Recall from a couple of weeks ago the story of astronomer Vesto Slipher.

Slipher was a farm boy from the very tiny rural town of Mulberry, Illinois. He had a genius for mathematics that led him in 1896 to college at Indiana University where he studied astronomy and mechanical engineering.

That combination of skills was a perfect match for Percival Lowell, a rich dilettante who had built a massive telescope under the dark and beautiful sky near Flagstaff, Arizona.

Lowell also had a large spectroscope, an instrument designed to break up the light of an astronomical object into its component rainbow band of colors, called the star’s spectrum.

Lowell didn’t know how to get the thing to work in combination with his telescope. He was also somewhat unsure of how to exploit its scientific capabilities.

He needed someone who would work on the cheap with both astronomical knowledge and mechanical abilities.

Graduate-student Vesto Slipher fit the bill. So in 1901, Lowell hired Slipher for a “temporary” position at the observatory. His job was to tinker with the spectroscope and eventually to take some spectra with it.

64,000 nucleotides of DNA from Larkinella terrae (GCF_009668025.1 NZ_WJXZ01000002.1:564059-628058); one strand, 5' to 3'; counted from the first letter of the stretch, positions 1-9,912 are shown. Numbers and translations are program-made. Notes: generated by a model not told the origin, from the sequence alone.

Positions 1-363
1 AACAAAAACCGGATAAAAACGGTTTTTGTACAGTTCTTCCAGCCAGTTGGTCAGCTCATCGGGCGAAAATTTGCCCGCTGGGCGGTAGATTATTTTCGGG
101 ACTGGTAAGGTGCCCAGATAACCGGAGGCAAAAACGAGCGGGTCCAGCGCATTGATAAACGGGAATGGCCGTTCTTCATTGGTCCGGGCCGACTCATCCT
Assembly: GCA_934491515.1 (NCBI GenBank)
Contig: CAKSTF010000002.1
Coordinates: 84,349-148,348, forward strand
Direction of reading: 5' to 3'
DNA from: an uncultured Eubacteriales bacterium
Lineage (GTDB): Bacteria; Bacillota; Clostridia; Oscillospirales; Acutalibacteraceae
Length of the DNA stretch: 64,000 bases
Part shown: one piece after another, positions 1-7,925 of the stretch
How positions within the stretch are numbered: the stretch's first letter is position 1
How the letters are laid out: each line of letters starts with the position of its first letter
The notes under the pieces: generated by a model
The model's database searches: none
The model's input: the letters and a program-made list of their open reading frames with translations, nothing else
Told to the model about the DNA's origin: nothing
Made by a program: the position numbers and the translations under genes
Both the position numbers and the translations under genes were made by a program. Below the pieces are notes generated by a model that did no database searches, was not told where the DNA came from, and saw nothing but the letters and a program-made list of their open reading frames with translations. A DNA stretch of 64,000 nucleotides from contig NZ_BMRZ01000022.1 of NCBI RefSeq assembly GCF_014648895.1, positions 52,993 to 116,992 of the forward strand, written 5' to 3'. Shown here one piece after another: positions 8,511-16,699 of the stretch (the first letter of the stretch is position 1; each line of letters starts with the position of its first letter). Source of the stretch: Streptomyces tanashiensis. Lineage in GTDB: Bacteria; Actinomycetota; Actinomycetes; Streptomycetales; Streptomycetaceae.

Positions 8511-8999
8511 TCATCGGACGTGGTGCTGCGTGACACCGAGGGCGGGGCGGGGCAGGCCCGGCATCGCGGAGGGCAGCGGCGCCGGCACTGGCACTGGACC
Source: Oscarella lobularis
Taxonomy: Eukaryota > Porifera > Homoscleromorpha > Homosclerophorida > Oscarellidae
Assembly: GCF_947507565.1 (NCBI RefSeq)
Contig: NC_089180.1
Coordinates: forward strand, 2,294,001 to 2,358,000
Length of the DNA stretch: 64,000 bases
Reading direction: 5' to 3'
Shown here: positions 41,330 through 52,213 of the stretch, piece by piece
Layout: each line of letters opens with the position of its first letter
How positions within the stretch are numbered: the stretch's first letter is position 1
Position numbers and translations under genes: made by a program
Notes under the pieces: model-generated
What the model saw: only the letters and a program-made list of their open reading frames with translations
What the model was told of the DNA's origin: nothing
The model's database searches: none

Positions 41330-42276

After some effort, Slipher at last got the spectroscope to work properly. He then measured the periods of rotation of the outer planets and detected the thin, nearly undetectable clouds of dust and gas in the “empty” space among the stars. He was also the first person to detect a thin layer of sodium atoms in Earth’s upper atmosphere.

In his spare time, he finally completed his doctoral degree in 1909, some 13 years after he first attended Indiana University.

Lowell was particularly interested in the “spiral nebulae,” spinning whirlpools of what looked like glowing gas. Some astronomers thought they were stars in the process of formation. That idea is called the “solar-nebula” theory.

Others thought they were “island universes,” collections of billions of stars much like our own Milky Way galaxy.

Lowell assigned Slipher the job of breaking up the light from the spiral nebulae into their component rainbow bands to prove the solar-nebula theory, of which Lowell was a strong proponent.

Slipher began the tedious work of taking spectra of the spiral nebulae in 1912.

Among other things, a glowing object’s spectrum tells an astronomer how fast the object is moving away from or toward Earth.

Scientists have known for some time that the spectrum of a moving object is different from one at rest. If the object is moving away from us, all of the bands of color are shifted over toward the red (i.e., low-frequency) end of the spectrum. If it is moving closer, they are shifted toward the blue (high frequency) side.

This effect can be easily observed with sound, which exhibits similar characteristics. In 1842, Christian Doppler noticed that if, for example, you are standing by a railroad track and you hear the whistle of an approaching train, the pitch rises (gets shriller) as it comes toward you. It decreases (gets deeper) as it moves away. Go try it yourself. OOOOO-EEEEEEE-OOOOOO is what you’ll hear.